Red Bellied WoodPecker and 600mm

Red Bellied Pecker

A friend called me up and said “I have a pecker in a tree!”.  I told him “Get out of there, you’ll get splinters!” …. And the jokes continue to this day………

This Red Bellied Wood Pecker, male and female, were in a tree about 30 feet from my friend’s back door.  What great luck.  I had limited time and only spent about ½ hour total shooting time but, as I always do, I snap a ton and ended up with the keepers here.

A Pecker Poem

Paterson poked a peek at Penelope,  it was said;

Penelope peeked a poked pecker, just a head;

Please ponder the possibilities as,

Paterson and Penelope peeked and poked all day.


600mm Prime vs 70-200mm Zoom

There is no doubt, prime lenses (one fixed focal length) are just better than zooms.  In the carousel above, I shot one of the Pecker pictures with the 70-200 and it just is not the same quality as the others.  This 70-200mm 2.8 IS II lens is probably the finest zoom Canon ever produced (about $2,000) and it just does not produce the quality of the prime.  To be fair, the 70-200 shot was cropped more than the 600 and cropping will always reduce quality….. but not that much with my Canon 5DS.  The decrease in picture quality you see is from lens quality not cropping.    I shot these on a tripod and shot a ton of shots so these represent the best of the bunch.  Look closely and you can see the differences….. the colors are more saturated, the detail is better, and there is just something so much better about a picture shot with a prime.

600mm prime vs 70-200mm zoom

So, if you enjoy shooting a particular type of photo, such as flowers, you will produce superior results by buying a single, dedicated, prime lens such as Canon’s wonder full 100mm f/2.8 IS macro (about $800).  Most of my recent flower and bug shots are with this great 100mm lens.  Buying a collection of zooms is a common strategy, but once you see the results of a good prime…. you will be hooked.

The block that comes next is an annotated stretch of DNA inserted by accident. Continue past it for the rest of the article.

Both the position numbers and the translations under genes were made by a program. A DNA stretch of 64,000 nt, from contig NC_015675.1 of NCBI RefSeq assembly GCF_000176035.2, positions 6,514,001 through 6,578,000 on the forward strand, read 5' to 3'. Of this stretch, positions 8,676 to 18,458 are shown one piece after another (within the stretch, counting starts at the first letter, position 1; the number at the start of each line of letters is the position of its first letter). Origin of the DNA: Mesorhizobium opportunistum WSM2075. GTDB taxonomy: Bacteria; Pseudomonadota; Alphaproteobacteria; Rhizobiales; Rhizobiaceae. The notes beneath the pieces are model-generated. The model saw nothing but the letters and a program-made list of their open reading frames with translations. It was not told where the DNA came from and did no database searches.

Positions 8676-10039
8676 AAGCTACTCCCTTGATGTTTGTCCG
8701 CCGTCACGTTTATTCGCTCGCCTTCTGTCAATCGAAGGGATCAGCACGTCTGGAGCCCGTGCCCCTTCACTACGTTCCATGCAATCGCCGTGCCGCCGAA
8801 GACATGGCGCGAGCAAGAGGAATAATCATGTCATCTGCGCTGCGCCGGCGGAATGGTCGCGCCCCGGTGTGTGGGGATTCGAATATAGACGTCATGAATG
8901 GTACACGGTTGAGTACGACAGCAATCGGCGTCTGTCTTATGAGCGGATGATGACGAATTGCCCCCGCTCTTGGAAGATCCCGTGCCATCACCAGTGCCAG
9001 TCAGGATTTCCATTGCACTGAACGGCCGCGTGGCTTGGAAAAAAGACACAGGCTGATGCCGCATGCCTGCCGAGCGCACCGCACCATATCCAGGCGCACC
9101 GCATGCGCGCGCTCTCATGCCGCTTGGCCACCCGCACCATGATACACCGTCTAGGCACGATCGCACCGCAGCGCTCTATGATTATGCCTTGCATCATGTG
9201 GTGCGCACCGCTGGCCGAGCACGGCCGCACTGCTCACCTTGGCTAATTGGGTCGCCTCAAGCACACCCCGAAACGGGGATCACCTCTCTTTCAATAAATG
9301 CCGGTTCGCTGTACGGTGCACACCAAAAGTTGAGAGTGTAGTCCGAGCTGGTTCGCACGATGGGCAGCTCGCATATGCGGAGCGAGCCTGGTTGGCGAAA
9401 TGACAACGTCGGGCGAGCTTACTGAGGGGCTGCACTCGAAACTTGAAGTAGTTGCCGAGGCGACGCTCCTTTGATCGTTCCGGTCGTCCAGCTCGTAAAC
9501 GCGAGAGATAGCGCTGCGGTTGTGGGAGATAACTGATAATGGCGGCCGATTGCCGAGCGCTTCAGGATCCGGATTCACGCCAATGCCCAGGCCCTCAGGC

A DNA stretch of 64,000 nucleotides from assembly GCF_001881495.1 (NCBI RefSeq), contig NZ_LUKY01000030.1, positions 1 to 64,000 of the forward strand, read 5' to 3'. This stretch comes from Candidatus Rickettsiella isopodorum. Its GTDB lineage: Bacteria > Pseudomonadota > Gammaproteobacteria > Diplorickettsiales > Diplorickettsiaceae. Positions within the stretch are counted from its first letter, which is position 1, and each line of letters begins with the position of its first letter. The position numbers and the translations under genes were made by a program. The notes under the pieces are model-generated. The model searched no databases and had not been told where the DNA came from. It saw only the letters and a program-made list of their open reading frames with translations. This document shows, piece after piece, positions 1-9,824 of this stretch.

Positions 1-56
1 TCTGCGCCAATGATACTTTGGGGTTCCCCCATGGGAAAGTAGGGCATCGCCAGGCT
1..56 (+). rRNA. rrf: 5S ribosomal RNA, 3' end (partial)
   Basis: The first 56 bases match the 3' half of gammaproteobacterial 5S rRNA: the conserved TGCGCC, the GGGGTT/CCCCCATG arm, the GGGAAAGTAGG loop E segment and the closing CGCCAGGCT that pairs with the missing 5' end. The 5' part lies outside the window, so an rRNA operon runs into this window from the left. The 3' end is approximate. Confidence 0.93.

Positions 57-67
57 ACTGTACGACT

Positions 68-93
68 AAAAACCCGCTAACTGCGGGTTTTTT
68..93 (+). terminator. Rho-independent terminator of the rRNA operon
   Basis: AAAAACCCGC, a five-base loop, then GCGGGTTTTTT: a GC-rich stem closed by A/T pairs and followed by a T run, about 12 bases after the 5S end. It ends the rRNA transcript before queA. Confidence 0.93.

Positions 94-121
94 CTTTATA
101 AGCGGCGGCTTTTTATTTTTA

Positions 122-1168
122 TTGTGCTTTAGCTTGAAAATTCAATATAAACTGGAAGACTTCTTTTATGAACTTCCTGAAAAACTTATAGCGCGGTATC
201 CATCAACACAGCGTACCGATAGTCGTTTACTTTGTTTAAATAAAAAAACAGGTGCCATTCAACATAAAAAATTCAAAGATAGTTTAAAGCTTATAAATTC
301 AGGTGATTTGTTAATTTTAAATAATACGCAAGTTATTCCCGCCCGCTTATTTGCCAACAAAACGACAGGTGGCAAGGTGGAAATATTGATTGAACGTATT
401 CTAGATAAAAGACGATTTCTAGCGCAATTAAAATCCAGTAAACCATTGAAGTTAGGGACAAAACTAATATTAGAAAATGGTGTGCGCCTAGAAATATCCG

The Equipment:

  • Canon 5DSr
  • Butterflies: Canon EF 24-105 L f/4.0 IS
  • One Pecker: Canon EF 70-200mm L f/2.8 IS II
  • Peckers: Canon 600mm L f/4.0 IS II
  • Gitzo 3530LS carbon fiber tripod
  • Wimberley II gimbal head
  • LightRoom 6

Location Types: Backyard. Galleries: Birds and WoodPecker. Tags: 5DSr, 600mm II, and 70-200mm 2.8.

2 Responses to “Red Bellied WoodPecker and 600mm”

  1. Mark July 7, 2017 7:51 pm #

    Bruce:This is one of your nastier bits. My jaw literally dropped looking at these photos. I’ve loved my 70-200 f/2.8 (sorry Bruce, Nikon). Yes, I’ve admired shots from others with a 600mm — but I’ve never seen a side by side comparison. To paraphrase Monty Python about the Dinsdale Piranah: “you’re a cruel man . . . but fair”. So $2000 – $2500 is just trash and let’s just pop for a $10k lens? I’m trying to drag myself across the tuition finish line with a son entering his senior year. Yes, this was nasty. By the way, do I recall correctly that you used to have a 500mm and not a 600mm? If I do recall correctly, then that is REALLY nasty. ==========Mark

    • The Intrepid Amateur July 8, 2017 1:41 pm #

      Yes, the 600mm’s cost is a bit of a boot in the groin….. but I still think it is a fair comparison as it matches my other experiences with zooms vs primes. By the way, I still think my 70-200 lens is fantastic…. I just didn’t realize how much more fantastic a prime could be for what I shoot.

      I should go further and say that any lens, particularly zooms are not linear in their performance… in other words, if you use them at their extremes, you will see their faults. Extremes include either end of the zoom range and or aperture range. So, a 70-200 2.8 will perform its poorest at f/2.8 and 200mm (or 70mm). Given my experience with my 70-200, I tended to shoot most of the shots at 200mm… not my plan when I purchased it, but that is how I ended up using it. (I even made it worse by adding an extender, more glass, for higher magnification.) So even though you may own a highly rated zoom, you may not be getting the best of it and therefore making the case for selling it off and buying a dedicated prime.

      To understand a lens’s variable performance, check out for their fabulous tests showing a lens at various f/stops and zoom lengths. Or, just use a simple trick with zooms: always back off a few steps from the extremes.

      If you are wondering how I can afford all this equipment, well I sold off my children long ago as their costs mounted. I did move from a 500 gen I to a new 600 gen II in a fit of mental instability…. but what is cool about buying high quality lenses in the first place is that the resale value stays very high (electronics not so much). Bruce

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